Consultant allergist Pamela Ewan said, “Until now there has been no treatment that has modified the disease. There has only been effective management of the problems” [Medical News Today]. The new research brings hope to the many people, adults as well as children, who suffer from peanut allergy, which most often triggers breathing problems but can also cause potentially fatal anaphylactic shock or cardiac arrest.
The fear surrounding nut allergies among children has gotten so out of control, one doctor says, that it could be considered an outbreak of mass psychogenic illness (MPI), more informally known as mass hysteria. Writing in the British Medical Journal, medical sociologist Nicholas Christakis argues that a tiny fraction of hospital admissions and deaths are due to allergic reactions to nuts yet ever more draconian measures are being brought in to prevent any child coming into contact with nuts [Telegraph]. Those draconian measures fuel parents’ anxieties, Christakis says, in what he calls a “cycle of over-reaction.”
Christakis cites the extreme example of when a potentially fatal peanut was “spotted on the floor of a school bus, whereupon the bus was evacuated and cleaned (I am tempted to say decontaminated), even though it was full of 10-year-olds who, unlike two-year-olds, could actually be told not to eat food off the floor” [The Register]. He also mentions some school policies of banning all nuts, peanut butter, and even baked goods that may have come into contact with nuts. While he acknowledges that nut allergies can be serious and even deadly, Christakis says that reasonable preventative measures could protect vulnerable children without scaring the bejesus out of everyone else.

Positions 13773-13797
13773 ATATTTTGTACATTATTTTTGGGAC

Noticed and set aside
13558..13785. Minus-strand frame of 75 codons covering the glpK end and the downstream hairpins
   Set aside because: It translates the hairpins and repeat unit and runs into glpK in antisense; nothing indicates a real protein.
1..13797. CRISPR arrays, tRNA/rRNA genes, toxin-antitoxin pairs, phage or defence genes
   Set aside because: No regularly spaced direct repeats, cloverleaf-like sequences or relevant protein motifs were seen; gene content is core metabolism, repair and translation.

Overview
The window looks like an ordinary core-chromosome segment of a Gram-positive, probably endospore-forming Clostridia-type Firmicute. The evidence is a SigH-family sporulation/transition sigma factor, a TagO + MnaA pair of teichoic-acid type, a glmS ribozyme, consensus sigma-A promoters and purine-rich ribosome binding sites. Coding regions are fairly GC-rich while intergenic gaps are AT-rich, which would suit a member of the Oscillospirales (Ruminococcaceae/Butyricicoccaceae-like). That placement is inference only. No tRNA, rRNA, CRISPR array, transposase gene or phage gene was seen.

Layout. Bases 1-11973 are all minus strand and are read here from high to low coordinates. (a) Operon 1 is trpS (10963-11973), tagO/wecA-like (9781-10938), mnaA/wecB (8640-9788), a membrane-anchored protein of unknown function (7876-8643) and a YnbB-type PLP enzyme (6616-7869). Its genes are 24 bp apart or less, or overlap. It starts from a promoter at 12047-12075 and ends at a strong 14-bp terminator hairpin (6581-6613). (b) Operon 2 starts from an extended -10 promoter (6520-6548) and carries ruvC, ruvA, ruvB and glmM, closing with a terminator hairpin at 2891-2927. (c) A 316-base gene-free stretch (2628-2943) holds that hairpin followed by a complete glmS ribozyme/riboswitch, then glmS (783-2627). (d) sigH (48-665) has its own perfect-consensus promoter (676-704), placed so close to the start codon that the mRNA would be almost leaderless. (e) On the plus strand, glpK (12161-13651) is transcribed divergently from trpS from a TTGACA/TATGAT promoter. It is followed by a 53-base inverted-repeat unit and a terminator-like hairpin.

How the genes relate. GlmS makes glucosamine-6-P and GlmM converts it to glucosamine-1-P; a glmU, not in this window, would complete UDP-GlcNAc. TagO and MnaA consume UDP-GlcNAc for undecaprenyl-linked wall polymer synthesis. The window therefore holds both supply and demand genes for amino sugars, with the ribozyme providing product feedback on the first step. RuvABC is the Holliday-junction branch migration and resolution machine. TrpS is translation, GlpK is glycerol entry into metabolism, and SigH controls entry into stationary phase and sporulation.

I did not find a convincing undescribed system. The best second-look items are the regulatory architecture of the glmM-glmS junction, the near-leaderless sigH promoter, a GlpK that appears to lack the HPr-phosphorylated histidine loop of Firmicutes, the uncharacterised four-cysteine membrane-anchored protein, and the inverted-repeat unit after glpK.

The issue of the First Dog came to national attention with Barack Obama‘s first press conference as President-elect, when he announced that the lucky puppy would have to be hypoallergenic due to older daughter Malia’s allergies. Since then, nominations for First Dog have come from all sides, even from foreign countries: Peru has offered to send a Peruvian Hairless Dog, prized by Incan kings, to the Obamas. But all the buzz has prompted a reality check from the American Academy of Allergy Asthma & Immunology (AAAAI), which released a statement today reminding people that there is no such thing as a truly hypoallergenic dog.
Avoiding dog allergies completely may not be an option. It’s a misconception that dog allergies are caused by the dog’s hair. Allergies are caused by protein from the animal’s dander, which can be found in dead skin cells, saliva and urine. These microscopic proteins travel through the air and are inhaled, triggering an allergic reaction in, well, quite a few people [Los Angeles Times]. Studies suggest there are about 10 million Americans who suffer from dog allergies, but sensitivity varies and some people may do fine with certain breeds that are more allergy-friendly. These breeds may produce less dander or are groomed more often to keep dander at bay. Breeds often considered allergy-friendly include poodles, Kerry blue terriers, schnauzers, bichons and lhasa apsos.
In a day of mixed results for Alzheimer’s research, researchers found that an experimental vaccine failed to prevent the disease’s crippling dementia, but also noted that a drug once used to treat hayfever “significantly” improves the symptoms of memory loss. The two separate studies were both published in the Lancet [subscription required], and offer a telling reminder that in medical research progress against a disease is rarely straightforward.
The first study treated patients who had already been diagnosed with Alzheimer’s with a vaccine that targeted the protein plaques that clump around brain cells in increasing numbers as Alzheimer’s progresses. The theory was that dementia could be slowed or reversed once the plaques were cleared [HealthDay News]. However, the vaccine had no effect on the patients’ slide into dementia, despite the fact that autopsies of patients who died during the study showed that the plaques had largely vanished.